Exciting Swimming at FINA World Swimming Championships (25m)

In December 2016, from 7 December to 11 December, Windsor in Ontario, Canada will welcome more than a thousand of the world’s best swimmers from more than 170 countries as they compete for World Championship glory in the 13th edition of the FINA World Swimming Championships 25m. In DOHA, 2014, 1300 swimmers from 174 countries took part in 46 different swimming events. In December 2012, FINA president Julio Maglione announced that Windsor, Ontario had won its bid over Hong Kong, Abu Dhabi, and Ashgabat.

Spectators and Athletes Aplenty

More than 30,000 spectators are expected to watch the world’s best swimmers compete for 46 gold medals over 6 days of competition in a temporary world championship pool to be constructed within the WFCU Arena.

There are forty six officially recognized individual swimming events that are competed for in the 25m pool. The international governing body for competitive swimming is the Fédération Internationale de Natation (“International Swimming Federation”), better known as FINA.

The Short Course Differences

The FINA World Swimming Championships (25m) or ‘Short Course Worlds’ as they are often referred to within the sport, is an international swimming competition. It is swum in a short course (25m) pool, and has been held in the years when FINA has not held its main World Championships, which currently means in even years, 2014 and the next one in 2016.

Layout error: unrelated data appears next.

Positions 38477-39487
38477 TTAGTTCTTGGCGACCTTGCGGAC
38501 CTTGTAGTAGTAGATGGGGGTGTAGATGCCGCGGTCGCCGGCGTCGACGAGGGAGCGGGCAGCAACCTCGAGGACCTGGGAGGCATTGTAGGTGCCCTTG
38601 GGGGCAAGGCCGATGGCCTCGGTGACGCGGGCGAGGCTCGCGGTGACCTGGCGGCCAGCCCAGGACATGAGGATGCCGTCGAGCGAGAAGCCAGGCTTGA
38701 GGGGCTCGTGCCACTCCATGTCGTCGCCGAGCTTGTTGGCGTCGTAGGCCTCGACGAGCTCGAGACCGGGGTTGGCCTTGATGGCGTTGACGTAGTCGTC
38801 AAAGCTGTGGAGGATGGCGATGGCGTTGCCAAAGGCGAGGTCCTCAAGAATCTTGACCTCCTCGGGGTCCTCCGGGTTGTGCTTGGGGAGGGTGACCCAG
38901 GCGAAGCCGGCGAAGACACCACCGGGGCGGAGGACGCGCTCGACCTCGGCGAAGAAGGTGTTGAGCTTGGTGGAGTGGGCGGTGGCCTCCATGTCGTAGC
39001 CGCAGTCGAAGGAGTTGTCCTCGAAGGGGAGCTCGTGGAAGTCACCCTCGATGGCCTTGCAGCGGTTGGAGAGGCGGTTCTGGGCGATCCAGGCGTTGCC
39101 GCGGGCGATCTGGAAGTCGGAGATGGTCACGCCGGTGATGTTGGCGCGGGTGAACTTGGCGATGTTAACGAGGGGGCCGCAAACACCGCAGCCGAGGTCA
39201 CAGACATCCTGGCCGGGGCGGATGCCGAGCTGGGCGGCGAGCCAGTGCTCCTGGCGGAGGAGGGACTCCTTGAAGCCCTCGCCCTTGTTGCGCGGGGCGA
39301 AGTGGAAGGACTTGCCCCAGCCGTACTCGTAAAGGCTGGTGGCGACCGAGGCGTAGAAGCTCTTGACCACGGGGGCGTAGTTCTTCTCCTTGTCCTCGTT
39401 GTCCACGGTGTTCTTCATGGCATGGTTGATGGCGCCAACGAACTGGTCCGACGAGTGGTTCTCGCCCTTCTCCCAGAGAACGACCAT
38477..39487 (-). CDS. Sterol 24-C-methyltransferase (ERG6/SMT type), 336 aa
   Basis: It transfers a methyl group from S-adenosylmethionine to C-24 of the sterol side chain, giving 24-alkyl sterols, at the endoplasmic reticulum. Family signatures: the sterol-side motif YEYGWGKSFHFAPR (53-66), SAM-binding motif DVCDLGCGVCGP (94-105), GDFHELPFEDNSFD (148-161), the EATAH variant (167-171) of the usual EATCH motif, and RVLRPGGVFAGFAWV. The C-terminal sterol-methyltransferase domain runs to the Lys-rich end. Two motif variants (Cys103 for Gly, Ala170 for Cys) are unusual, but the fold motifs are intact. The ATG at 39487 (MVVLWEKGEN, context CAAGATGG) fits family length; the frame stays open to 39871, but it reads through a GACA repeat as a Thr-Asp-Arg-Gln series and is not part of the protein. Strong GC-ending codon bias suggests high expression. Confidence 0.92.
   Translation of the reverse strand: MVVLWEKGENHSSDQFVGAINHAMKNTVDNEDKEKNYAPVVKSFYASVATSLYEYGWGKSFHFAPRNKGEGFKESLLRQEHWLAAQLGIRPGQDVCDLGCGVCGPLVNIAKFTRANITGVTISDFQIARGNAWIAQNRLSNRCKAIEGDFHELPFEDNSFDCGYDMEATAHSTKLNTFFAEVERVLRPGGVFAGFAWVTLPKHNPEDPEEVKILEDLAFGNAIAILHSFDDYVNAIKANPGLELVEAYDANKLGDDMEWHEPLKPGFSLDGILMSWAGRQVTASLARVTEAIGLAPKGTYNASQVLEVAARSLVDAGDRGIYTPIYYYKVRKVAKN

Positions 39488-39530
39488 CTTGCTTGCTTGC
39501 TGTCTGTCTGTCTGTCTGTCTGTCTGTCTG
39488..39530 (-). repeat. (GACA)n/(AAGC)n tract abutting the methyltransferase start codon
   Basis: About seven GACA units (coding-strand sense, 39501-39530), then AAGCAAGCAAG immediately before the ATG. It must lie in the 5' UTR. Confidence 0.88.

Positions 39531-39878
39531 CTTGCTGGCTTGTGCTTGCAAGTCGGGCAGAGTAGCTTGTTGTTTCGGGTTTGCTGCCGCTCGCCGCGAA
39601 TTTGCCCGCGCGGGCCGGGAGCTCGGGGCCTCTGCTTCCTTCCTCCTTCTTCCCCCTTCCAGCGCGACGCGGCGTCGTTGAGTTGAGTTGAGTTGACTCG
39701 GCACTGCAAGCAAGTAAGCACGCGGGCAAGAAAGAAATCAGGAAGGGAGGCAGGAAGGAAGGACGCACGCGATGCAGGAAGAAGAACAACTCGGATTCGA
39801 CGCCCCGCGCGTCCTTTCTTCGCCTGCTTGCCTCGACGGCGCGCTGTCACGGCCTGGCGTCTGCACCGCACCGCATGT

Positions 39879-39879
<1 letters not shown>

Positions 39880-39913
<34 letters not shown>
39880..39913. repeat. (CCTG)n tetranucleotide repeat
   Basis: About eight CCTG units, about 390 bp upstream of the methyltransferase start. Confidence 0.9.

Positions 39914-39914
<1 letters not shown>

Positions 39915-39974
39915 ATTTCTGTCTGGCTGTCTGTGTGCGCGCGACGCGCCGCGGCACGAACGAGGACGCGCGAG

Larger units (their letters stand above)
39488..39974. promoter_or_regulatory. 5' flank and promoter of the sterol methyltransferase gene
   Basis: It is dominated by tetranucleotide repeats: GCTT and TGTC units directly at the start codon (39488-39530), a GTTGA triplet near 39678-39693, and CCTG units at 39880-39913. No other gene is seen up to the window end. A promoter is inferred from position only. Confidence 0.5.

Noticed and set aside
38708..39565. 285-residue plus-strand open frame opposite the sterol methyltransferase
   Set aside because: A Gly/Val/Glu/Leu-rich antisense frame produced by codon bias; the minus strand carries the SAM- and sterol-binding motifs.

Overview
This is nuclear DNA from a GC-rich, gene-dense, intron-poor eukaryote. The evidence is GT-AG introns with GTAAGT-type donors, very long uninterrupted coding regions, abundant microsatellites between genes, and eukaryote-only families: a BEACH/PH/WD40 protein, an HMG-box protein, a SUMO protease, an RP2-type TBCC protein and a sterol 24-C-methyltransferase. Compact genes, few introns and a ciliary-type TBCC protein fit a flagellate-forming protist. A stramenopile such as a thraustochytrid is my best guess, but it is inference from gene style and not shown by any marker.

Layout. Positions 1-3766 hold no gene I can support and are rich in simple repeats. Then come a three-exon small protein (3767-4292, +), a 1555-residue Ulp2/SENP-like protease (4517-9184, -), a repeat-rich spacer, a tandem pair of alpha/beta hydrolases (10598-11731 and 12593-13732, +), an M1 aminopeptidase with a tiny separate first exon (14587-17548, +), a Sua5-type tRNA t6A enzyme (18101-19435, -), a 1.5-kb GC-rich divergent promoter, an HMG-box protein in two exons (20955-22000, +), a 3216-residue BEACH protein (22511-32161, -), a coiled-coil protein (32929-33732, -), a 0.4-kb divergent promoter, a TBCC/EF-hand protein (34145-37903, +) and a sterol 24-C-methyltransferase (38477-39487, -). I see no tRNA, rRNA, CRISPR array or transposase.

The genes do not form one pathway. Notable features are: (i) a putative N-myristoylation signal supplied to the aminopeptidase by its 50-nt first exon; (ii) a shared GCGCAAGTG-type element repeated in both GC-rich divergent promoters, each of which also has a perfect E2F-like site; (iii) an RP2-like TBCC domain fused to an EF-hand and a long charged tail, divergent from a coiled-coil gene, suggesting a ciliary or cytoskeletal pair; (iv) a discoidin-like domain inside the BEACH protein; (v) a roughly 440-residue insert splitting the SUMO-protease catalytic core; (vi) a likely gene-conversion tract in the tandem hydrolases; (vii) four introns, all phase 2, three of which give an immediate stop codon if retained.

Unlike the FINA World Championships, this championship is swimming-only, as opposed to the World Championships that include all the 5 Aquatics disciplines. FINA World Swimming Championships (25m) is contested in a short course, 25-meter pool rather than a long course, 50-meter pool. Other pools which host events under FINA regulations are required to meet some but not all of these requirements. Many of these pools have eight instead of ten lanes and some will be 25 metres (82 ft) long. This is then classified as short course. World records that are set in short course pools are kept separate from those set in long course pools because it may be an advantage or disadvantage to swimmers to have more or less turns in a race.

Swimming Generalities

Swimming is an individual or team sport and activity. Competitive swimming is one of the most popular Olympic sports, with events in freestyle, backstroke, breaststroke, and butterfly.

Competitive swimming became popular in the 19th century. The goal of competitive swimming is to break personal or world records while beating competitors in any given event.

The records in short course pools began to be officially approved as ’short course world records’ from 3 March 1991. Prior to this date, times in short course pools were not officially recognised, but were regarded a ‘world best time’ or WBT. From 31 October 1994 times in 50 m backstroke, breaststroke, and butterfly were added to the official record listings.

With a reputation for being extremely exciting and close, short course swimming has gained in popularity amongst the swimming fraternity. Particularly suiting certain swimming styles, the FINA World Swimming Championships (25m) often sees completely different winners to the Olympic or long course World Championships.